Last week we talked about visual texture and using pattern in your work to achieve texture on a 2D surface. Today we’re going to talk about tactile texture. This is what I love in fiber art. All that fiber and woolie goodness. This is a French Knot sample that I did for my Level 1 Hand Stitch class. We were supposed to do a square that was 1 1/2″ x 1 1/2″ filled with French knots and “messy” French knots. Mine overflowed a bit. But I had the best time making some of the biggest French knots I’ve ever made from yarn. You can see from this shot that it looks almost like the stitches have been padded underneath. They haven’t. It’s all knots. Now this is my kind of texture.
The background piece is hand painted felt with sheers, netting and tulle fused on top. I used a variety of yarns, threads and floss to make my knots from tiny ones up to humongous ones. And I love the texture. What do you think? Did I go overboard?
Here’s another sample from class. It’s satin stitch done with a variety of weight cotton threads as well as some wool threads. Look at how the stitches themselves lend texture to the piece. The different weight fibers also tend to lead your eye through the piece. I hadn’t really thought about using threads in this way before. This is another small piece less than 2 inches square. The design is based on wood grain. I have such a hard time just drawing a design out of my head. We were asked to sit down and draw four different designs and then choose your favorite. I didn’t like any of mine but luckily we had a break after that. I went to break and saw the wood grain design on the break table and oi la! It always helps me to design from an inspirational source. How about you?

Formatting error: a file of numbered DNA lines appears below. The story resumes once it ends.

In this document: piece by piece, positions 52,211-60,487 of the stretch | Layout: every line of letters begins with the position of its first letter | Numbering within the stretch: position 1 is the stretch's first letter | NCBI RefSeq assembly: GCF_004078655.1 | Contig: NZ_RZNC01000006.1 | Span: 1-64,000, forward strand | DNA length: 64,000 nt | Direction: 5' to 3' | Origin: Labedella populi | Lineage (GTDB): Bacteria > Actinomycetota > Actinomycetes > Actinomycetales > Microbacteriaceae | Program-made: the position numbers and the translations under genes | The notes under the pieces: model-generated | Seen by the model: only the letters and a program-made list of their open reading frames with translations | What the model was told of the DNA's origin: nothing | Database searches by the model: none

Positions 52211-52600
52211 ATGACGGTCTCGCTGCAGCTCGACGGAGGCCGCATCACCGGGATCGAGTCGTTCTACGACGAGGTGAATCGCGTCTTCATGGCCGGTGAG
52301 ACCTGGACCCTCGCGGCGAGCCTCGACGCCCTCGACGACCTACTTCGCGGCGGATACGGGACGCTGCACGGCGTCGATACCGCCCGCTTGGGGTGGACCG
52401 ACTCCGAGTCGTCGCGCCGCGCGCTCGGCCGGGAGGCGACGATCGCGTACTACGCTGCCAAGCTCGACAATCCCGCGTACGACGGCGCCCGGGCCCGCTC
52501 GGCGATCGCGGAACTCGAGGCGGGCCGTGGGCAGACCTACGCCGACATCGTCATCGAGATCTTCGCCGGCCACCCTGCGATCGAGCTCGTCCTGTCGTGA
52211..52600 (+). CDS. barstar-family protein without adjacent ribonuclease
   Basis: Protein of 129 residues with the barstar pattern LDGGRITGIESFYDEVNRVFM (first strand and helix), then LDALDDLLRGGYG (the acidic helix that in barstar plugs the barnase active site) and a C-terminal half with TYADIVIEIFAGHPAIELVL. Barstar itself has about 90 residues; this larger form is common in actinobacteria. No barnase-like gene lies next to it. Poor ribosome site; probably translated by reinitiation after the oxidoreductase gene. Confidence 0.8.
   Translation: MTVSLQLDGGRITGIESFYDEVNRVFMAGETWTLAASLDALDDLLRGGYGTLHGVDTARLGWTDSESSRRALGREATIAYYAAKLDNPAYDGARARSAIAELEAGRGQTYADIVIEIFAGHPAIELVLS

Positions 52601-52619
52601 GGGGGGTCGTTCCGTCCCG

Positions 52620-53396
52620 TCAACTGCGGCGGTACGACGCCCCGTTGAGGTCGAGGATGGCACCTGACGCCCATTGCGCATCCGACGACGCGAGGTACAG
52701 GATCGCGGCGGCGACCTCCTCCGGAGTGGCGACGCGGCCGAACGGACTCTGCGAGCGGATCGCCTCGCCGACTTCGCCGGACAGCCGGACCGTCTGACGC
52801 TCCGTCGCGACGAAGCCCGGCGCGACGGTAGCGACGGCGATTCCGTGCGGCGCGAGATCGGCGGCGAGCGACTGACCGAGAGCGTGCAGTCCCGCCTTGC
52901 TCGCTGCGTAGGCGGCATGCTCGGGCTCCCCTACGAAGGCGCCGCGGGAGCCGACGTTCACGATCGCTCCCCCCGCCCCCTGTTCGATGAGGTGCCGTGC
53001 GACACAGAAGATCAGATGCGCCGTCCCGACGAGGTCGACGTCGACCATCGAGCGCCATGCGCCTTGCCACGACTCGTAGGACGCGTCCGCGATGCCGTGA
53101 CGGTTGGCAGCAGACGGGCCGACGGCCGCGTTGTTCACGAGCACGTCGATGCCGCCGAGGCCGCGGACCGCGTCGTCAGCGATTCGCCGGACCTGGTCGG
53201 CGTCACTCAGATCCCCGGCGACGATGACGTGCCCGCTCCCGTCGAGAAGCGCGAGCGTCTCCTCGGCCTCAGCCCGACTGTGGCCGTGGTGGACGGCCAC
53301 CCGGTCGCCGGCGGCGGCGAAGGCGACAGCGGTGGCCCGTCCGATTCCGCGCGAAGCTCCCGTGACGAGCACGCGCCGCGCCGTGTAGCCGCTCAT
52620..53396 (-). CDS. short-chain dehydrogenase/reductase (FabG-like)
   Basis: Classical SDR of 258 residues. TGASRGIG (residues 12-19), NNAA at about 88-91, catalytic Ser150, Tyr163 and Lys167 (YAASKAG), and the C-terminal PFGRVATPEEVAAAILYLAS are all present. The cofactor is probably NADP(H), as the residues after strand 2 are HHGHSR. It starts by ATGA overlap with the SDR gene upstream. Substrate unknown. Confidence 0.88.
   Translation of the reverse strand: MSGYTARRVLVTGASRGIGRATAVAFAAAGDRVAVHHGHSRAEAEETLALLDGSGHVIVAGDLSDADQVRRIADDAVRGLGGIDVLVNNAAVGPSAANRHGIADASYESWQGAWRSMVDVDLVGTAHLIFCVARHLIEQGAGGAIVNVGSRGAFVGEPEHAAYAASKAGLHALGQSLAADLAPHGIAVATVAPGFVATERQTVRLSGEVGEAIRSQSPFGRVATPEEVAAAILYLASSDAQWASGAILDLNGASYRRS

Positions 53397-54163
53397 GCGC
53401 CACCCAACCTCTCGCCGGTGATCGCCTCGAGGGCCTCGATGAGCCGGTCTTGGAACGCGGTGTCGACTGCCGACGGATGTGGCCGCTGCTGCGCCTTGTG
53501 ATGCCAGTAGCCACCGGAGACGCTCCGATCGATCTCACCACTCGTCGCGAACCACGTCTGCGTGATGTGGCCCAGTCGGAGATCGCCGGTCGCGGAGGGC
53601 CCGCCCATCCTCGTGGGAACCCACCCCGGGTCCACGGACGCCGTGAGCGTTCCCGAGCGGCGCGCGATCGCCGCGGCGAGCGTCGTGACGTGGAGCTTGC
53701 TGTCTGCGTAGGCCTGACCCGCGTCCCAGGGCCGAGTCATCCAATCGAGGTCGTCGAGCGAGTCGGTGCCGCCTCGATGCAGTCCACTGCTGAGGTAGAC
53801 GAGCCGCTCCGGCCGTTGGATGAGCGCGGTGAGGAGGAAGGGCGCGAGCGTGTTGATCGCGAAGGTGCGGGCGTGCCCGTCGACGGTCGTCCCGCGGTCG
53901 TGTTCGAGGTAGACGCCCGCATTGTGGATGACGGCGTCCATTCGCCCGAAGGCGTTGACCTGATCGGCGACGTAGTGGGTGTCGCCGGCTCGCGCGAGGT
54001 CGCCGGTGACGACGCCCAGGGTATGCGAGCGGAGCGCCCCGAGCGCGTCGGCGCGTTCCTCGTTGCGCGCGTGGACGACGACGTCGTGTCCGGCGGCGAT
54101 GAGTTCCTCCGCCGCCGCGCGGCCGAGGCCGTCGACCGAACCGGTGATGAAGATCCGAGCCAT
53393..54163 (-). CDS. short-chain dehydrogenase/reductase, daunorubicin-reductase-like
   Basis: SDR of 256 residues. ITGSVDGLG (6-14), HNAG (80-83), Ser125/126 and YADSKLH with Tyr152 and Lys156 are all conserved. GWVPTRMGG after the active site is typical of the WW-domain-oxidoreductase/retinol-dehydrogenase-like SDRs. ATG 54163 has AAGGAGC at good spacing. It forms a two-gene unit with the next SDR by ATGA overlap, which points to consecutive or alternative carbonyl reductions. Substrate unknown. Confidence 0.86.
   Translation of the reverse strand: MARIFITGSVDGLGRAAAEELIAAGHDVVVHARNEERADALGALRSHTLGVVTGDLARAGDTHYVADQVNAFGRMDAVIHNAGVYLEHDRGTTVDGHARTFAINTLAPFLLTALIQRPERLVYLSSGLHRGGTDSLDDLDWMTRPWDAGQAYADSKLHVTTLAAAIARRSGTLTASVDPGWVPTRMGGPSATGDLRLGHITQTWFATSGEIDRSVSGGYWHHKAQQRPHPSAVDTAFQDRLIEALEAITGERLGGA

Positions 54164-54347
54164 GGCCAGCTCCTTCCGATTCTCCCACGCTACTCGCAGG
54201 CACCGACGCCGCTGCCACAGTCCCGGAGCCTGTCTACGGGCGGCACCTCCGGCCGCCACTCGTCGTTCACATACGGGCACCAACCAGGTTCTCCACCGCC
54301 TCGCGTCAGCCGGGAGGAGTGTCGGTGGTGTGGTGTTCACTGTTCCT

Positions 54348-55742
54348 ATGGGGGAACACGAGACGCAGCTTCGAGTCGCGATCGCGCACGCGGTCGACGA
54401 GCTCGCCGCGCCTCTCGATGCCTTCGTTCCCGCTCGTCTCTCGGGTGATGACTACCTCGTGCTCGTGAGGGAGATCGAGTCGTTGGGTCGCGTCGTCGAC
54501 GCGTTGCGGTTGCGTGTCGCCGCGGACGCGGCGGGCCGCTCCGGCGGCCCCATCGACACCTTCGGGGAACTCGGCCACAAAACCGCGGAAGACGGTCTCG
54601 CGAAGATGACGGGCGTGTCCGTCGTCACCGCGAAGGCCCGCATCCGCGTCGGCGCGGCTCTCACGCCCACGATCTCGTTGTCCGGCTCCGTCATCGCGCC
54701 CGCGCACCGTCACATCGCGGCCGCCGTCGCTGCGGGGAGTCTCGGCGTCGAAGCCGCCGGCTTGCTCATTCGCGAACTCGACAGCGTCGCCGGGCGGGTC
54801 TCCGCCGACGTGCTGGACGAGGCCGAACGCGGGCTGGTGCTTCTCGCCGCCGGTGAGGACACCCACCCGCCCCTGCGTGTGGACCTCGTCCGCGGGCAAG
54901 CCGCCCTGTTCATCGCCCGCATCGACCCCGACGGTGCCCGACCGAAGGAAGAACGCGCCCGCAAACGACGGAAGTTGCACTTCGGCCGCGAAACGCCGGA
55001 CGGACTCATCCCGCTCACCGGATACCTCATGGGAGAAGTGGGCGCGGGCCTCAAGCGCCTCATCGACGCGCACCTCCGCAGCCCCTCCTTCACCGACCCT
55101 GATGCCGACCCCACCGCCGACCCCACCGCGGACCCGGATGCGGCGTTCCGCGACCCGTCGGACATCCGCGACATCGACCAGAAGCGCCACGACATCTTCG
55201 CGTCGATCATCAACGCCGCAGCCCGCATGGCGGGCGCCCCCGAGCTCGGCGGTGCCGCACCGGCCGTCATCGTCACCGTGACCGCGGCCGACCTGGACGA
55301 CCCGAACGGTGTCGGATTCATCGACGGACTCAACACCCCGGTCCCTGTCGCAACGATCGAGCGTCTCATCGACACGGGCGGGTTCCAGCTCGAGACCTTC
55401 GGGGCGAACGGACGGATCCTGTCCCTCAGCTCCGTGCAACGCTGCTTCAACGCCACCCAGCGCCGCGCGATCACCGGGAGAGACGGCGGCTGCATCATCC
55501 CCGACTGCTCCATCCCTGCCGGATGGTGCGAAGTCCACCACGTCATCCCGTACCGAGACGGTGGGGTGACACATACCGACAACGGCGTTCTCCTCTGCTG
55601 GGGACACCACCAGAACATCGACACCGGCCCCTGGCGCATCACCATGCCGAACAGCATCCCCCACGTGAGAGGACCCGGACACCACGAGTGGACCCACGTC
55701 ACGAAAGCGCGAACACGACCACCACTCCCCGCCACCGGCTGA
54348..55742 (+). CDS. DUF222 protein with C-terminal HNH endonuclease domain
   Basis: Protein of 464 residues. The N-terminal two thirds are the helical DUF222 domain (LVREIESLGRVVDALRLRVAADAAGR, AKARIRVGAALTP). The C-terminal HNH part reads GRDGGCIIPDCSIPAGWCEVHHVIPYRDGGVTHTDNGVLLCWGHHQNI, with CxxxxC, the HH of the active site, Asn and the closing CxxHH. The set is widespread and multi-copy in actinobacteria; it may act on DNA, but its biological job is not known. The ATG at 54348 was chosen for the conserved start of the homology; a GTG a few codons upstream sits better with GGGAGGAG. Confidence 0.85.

This is one of my pages from our stitch sketchbook. I had never hand stitched on paper before and sometimes felt like I was in Occupational Therapy but I found it enjoyable. Don’t you like the texture of the chain stitch sitting on the surface of the paper? I’m working on more stitches to go into the book and I’ll show you the entire book later when it’s finished. The page is painted with Procion MX dyes. We painted the pages with the same dyes that we used to dye our threads.
When I think of visual texture and patterns, I usually think of commercial fabrics similar to the ones I mentioned in last weeks post. But when I was thinking about what I do with texture, I realized that the flour paste resist technique on this scarf is visual texture. It is not a repeating pattern but is a pattern and it does give texture to the scarf visually. These natural and organic patterns are my favorites.
The other thing I have a tendency to forget is that texture doesn’t always mean woolie (felting on the brain) but can be smooth. Do you prefer a certain texture in your work? Do you use mainly visual or tactile texture? What could you do differently with texture in your next piece? Let me know what you like about texture. I’d love to hear how you use texture in your work.